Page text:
The current Autism Unravelled newsletter reports on work carried out by Professor David Amaral and colleagues at the University of California Davis MIND Institute who have been examining the brains of autistic people.
They found that the amygdalae (critical to processing certain emotional reactions, particularly fear) in the brains of autistic people were smaller and more densely packed with neurons. Ongoing research has revealed that there are a decreased number of neurons in the amygdala of autistic brains and especially in the lateral nucleus, the part of the brain which controls perception.
Brain imaging studies have shown that the amygdala develops early in boys with autism and stops growing around the age of eight - whereas in non-autistic boys the amygdala continues to grow until they are 18. Professor Amaral believes it is possible that this early overdevelopment could account for the reduced number of neurons in later life.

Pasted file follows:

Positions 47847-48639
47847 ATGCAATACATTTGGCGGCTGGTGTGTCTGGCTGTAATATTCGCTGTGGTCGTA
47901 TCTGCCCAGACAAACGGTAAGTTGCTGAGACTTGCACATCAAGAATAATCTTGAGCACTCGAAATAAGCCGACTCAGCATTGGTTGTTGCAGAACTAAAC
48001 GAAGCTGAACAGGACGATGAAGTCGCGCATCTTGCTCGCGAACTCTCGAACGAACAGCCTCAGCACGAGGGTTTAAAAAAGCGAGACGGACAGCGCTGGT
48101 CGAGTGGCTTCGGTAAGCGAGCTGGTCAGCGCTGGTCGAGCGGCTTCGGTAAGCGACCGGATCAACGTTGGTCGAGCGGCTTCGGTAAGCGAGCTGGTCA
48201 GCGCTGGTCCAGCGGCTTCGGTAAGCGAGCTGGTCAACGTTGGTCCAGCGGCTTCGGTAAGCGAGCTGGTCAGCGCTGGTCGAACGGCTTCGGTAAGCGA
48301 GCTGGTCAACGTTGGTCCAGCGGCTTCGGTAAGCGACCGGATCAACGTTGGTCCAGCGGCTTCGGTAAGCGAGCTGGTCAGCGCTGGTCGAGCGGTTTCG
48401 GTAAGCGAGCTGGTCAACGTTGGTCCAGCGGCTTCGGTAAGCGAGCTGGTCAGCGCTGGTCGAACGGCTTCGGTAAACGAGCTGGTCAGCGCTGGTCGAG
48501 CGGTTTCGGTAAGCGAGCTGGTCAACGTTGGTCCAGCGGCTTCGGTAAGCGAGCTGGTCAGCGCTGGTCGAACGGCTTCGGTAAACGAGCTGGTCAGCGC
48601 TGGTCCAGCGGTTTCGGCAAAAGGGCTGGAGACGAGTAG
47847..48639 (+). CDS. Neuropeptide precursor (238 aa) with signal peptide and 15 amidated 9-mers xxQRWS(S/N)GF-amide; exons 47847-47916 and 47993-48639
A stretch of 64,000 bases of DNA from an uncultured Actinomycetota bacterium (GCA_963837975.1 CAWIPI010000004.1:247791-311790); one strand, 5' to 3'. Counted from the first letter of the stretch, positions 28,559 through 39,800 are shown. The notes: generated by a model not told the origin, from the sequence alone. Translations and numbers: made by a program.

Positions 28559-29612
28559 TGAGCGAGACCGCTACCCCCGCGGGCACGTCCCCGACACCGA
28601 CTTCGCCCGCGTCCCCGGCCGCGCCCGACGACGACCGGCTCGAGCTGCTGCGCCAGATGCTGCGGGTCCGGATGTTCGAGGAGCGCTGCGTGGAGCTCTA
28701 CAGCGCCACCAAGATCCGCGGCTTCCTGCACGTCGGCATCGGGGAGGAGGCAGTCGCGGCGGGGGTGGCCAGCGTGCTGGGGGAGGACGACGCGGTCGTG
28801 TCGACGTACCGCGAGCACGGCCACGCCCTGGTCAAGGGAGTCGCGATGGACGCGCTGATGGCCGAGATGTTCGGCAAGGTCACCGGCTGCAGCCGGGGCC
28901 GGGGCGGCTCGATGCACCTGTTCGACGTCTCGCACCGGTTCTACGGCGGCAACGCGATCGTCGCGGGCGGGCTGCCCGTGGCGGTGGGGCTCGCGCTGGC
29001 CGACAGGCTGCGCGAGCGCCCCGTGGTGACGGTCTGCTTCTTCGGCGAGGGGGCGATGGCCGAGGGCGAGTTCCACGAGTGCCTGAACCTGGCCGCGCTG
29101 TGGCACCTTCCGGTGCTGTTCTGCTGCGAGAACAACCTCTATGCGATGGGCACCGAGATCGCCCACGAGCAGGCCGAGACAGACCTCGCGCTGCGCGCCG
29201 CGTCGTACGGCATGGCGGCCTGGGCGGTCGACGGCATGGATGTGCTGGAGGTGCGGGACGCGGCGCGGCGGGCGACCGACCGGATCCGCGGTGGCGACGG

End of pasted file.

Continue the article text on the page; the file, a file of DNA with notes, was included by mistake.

He also postulates that excess early activity in the amygdala could produce abnormal fears and anxieties - one of the common traits of autism. ‘The amygdala is involved in appreciating dangerous
situations and generating a response to danger, which is probably fear and escape’ - says Professor Amaral. ‘In a pathological state this can lead to anxiety.’
However, Professor Amaral warns that they are still a long way from
from knowing anything for sure as they have still only been able to study a handful of autistic brains.
First published January 2007
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